FRAMINGHAM, Massachusetts, October 22, 2018 – Rave Mobile Safety (Rave), a trusted partner for safety software protecting millions of individuals, today released key findings from its 2018 survey, Emergency Preparedness and Security Trends in Healthcare, after polling hundreds of healthcare safety leaders across the United States.
The survey results, which will be revealed in a webinar on Thursday, October 25, examined the current and most pressing emergency concerns for hospitals and healthcare facilities. Specific building emergencies, such as fire drills, are priorities, but the responses from these professionals unearthed discrepancies about what emergencies and adverse events actually occur and the preparedness plans healthcare facilities have in place.
“Hospitals and healthcare organizations greatly contribute to the well-being of others and emergency communications and preparedness are a very important part of their operations,” said Todd Miller, COO of Rave Mobile Safety. “The healthcare industry is undergoing many changes. Mergers and acquisitions, as well as the decentralization of hospitals and healthcare facilities into smaller outpatient and acute-care facilities, are changing how the healthcare industry operates. Healthcare professionals must think about how this will affect security and emergency preparedness across their organizations,”
Highlights from the Survey
Safety concerns at hospitals and healthcare facilities don’t reflect actual emergencies reported
The Emergency Preparedness and Security Trends in Healthcare survey found that the daily emergency incidents healthcare organizations experience doesn’t correspond to the biggest safety concerns respondents reported. The three most pressing safety issues cited are severe weather (36 percent), active shooter incidents (34 percent), and cyberattacks (32 percent). However, 93 percent did not experience an active shooter incident in the last two years. In fact, the most common day-to-day incidents they experience are system outages (54 percent), closely followed by weather-related events (53 percent).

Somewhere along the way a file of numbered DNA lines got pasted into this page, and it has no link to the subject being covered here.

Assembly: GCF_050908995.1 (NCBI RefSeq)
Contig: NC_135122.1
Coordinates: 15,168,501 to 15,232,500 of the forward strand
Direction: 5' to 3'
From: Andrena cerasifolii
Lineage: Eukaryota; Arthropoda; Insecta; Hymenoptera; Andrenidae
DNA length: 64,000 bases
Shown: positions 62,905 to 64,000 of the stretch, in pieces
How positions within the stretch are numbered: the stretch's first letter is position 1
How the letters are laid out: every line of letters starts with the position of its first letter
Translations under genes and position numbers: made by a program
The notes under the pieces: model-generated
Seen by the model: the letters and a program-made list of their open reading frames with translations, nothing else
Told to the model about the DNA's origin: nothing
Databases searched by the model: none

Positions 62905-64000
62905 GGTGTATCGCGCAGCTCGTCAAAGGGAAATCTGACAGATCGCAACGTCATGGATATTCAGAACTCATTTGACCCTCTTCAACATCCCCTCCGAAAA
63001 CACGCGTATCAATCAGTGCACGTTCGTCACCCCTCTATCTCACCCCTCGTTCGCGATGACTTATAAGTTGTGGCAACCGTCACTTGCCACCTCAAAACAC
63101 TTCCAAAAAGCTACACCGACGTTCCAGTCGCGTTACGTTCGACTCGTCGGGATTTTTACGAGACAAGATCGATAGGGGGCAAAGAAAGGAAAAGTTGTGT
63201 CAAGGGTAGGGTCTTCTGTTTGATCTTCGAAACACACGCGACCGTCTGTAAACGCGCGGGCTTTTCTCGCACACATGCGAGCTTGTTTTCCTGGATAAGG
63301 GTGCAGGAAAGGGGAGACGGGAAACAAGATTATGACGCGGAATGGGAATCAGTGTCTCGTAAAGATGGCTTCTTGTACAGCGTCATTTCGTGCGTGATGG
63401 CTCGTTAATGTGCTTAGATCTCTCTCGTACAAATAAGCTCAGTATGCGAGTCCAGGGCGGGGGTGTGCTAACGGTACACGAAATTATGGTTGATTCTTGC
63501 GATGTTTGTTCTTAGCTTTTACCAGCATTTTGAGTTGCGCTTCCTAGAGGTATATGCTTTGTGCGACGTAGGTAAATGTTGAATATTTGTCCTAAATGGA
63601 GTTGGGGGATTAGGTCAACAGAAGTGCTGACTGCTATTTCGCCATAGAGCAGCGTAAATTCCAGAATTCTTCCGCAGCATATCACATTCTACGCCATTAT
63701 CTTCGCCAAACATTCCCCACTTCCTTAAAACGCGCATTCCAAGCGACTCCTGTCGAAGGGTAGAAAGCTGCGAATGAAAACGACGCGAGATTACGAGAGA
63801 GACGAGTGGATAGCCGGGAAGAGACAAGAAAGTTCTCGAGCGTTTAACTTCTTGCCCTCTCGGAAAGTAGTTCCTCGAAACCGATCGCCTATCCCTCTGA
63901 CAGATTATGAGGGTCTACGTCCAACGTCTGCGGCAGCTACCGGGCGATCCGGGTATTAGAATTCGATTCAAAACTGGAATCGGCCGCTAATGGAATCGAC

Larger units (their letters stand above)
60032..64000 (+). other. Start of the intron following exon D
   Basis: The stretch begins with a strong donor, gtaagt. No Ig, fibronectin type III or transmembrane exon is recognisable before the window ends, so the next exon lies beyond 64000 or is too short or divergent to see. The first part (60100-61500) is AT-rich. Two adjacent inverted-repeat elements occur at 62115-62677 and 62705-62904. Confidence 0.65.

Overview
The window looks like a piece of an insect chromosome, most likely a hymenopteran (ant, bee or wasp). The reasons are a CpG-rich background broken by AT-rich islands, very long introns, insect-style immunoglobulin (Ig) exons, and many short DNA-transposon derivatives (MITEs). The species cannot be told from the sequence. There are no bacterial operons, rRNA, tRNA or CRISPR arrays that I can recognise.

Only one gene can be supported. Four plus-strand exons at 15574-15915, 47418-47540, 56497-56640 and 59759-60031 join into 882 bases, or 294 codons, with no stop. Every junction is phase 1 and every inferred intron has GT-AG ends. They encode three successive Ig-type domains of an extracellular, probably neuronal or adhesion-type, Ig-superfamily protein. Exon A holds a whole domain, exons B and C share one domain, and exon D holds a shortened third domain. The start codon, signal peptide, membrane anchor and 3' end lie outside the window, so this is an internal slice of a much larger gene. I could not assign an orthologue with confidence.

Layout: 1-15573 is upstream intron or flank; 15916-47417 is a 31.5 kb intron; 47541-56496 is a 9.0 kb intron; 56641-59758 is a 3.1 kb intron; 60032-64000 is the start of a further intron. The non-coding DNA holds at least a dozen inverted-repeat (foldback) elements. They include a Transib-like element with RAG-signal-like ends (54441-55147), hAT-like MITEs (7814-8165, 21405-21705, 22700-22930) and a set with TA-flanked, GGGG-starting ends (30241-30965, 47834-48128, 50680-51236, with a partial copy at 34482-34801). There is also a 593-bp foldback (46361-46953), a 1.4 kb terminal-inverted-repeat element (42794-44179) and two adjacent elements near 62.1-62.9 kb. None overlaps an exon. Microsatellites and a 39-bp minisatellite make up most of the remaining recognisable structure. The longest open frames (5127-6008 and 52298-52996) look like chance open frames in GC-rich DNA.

When it comes to fire drills, 60 percent of respondents conduct them every quarter, even though only 18 percent had a serious fire-related incident within the last two years. These drills are especially helpful to ensure a smooth approach to any actual emergency.
“During times of crisis, patients, employees and the larger community expect hospitals to maintain operations without any interruption,” said Kevin McGinty, safety and emergency management coordinator at Middlesex Hospital in Middlesex, Conn. “An emergency communications process that operates smoothly, quickly and with minimal intervention is key. Maintaining a common operating picture, especially with geographically separate facilities, is critical during events."
Gaps in communication could mean not everyone is receiving emergency alerts